Through the Looking Glass Children's Book Reviews

Harriet Tubman: A Woman of Courage

Harriet Tubman: A Woman of Courage

Time for Kids Editors, Renee Skelton
Nonfiction
For ages 7 to 9
HarperCollins, 2005   ISBN: 978-0060576080

Harriet's grandparents were brought to America to serve as slaves on plantations and she and her parents were born into slavery. It was a terrible life and Harriet, her sisters, her brothers, and her parents all worked long hours in the fields on the Brodess plantation near Bucktown, Maryland. Harriet also helped in the house and was hired out to work in the houses of neighbors taking care of children and doing sewing work.

Harriet worked hard and did her best but underneath it all she resented and hated the way in which she was compelled to work and not allowed to learn how to read and write. She hated to see her friends and fellow workers getting beaten and as she grew older she became more and more sure that one day she would seek her freedom by running away. She decided that she only had "two things I had a right to -  liberty or death. If I could not have one, I would have the other."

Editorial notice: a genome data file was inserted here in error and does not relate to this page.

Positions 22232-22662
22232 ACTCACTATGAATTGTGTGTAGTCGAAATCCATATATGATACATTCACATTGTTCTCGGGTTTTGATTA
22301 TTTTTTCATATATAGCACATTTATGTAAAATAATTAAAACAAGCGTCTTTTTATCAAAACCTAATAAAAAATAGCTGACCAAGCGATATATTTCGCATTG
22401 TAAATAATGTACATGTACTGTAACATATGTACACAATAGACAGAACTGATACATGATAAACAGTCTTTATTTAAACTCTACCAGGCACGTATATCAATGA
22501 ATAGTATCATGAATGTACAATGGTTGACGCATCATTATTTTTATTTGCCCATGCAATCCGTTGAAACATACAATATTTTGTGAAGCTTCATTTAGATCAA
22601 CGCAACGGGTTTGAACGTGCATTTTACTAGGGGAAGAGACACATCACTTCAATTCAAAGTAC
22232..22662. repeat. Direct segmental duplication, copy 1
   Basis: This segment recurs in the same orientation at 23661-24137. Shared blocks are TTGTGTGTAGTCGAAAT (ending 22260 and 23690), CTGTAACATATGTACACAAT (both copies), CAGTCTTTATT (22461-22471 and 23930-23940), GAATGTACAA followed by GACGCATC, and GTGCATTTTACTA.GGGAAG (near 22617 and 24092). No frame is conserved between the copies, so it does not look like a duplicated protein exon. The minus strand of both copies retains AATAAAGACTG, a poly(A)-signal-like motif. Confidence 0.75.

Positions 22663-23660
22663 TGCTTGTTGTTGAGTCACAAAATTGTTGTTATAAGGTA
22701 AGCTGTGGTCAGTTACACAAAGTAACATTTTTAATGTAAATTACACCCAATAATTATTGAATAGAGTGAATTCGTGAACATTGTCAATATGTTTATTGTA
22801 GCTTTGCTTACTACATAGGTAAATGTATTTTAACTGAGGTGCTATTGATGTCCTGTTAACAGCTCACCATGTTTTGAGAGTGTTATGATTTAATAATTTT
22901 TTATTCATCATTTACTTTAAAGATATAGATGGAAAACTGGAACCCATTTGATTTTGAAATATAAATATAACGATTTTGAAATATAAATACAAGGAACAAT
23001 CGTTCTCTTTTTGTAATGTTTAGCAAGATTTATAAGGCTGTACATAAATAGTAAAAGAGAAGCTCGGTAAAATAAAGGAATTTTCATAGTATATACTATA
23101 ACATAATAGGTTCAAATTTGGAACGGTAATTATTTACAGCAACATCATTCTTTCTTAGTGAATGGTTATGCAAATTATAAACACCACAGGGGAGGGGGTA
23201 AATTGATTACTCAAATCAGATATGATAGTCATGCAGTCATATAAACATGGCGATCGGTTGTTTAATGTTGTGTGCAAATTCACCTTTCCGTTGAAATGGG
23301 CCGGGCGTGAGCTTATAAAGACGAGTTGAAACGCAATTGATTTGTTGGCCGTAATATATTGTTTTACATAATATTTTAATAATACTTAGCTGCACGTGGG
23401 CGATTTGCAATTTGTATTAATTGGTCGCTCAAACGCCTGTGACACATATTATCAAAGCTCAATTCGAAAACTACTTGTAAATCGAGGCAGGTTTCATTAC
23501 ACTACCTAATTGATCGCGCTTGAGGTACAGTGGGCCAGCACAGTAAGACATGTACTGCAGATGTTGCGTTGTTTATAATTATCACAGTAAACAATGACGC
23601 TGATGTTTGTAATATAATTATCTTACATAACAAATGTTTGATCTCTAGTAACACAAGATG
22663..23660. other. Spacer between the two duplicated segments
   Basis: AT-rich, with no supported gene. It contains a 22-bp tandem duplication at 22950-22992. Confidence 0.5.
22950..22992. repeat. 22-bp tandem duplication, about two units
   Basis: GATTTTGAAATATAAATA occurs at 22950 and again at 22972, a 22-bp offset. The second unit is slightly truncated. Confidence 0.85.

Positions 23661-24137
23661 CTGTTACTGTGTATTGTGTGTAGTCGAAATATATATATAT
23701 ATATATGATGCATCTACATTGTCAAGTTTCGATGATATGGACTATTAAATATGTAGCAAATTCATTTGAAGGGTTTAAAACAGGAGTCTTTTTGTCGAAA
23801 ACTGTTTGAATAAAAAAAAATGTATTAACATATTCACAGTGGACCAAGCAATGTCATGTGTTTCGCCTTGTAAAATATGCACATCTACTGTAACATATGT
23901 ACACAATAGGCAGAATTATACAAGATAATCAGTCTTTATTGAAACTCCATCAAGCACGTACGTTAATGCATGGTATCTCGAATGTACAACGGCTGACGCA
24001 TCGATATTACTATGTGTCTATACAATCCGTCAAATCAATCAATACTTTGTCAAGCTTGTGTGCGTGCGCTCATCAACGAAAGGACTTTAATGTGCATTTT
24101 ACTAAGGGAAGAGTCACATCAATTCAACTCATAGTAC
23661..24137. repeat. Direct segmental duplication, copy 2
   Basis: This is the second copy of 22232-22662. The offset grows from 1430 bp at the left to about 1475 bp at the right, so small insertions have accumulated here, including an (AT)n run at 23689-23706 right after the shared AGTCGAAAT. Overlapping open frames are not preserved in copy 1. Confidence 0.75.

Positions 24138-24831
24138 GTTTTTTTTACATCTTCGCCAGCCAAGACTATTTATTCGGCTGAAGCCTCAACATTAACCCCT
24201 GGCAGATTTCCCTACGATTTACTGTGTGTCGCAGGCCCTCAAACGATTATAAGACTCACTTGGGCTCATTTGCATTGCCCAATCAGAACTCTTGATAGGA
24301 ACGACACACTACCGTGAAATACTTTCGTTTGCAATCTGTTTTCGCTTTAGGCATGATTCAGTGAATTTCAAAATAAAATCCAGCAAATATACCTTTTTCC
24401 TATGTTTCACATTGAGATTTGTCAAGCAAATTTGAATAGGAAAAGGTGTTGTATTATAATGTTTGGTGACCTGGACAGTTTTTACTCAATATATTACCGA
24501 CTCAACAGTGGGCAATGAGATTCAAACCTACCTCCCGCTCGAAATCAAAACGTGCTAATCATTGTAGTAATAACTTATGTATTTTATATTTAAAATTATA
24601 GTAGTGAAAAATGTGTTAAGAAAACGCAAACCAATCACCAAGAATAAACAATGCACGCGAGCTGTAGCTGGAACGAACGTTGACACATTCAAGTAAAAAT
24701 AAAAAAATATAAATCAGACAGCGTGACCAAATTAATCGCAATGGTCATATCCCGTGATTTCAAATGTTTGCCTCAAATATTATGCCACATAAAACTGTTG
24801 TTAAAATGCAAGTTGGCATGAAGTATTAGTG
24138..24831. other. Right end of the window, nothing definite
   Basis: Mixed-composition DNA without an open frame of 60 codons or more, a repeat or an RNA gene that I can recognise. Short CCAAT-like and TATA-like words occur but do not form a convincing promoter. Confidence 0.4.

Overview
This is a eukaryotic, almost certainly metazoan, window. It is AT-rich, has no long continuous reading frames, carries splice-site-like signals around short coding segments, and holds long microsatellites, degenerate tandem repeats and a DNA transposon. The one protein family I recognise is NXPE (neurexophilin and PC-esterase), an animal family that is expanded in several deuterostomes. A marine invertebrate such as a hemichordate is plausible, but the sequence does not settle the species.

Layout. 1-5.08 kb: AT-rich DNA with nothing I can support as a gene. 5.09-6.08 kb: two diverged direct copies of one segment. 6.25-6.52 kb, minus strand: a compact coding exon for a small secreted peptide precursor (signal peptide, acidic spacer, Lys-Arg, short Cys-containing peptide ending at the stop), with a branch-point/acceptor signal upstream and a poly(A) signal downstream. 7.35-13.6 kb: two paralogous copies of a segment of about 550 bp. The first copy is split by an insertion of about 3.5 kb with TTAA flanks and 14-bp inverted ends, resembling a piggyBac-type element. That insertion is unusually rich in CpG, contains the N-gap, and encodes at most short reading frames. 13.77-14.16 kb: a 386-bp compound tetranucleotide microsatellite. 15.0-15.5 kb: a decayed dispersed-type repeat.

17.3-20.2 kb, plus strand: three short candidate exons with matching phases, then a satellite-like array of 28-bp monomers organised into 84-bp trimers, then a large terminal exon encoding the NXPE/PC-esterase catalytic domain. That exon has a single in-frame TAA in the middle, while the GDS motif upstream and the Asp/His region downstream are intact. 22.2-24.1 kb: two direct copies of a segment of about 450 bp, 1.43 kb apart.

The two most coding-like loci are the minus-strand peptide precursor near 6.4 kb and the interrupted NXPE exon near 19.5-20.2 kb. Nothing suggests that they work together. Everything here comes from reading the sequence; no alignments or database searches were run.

Finally in 1849 Harriet, fearing she would be sold away from her family and her home, decided to take matters into her own hands, and she ran away to Pennsylvania. This was just the beginning of Harriet?s adventures, for this brave and determined woman was not able to settle down and enjoy her freedom. Instead she became an important player in the Underground Railroad, helping many slaves escape to freedom. She also was a nurse, a spy, and a scout for the Union army during the Civil War.

In this book the editors of Time for Kids not only tell the story of Harriet Tubman in an engaging way but they also give their readers a great deal of background information to set the scene for them and to help them understand what Harriet?s world was like. Packed with annotated period photographs and illustrations, this is an excellent introduction to the life and times of Harriet Tubman.

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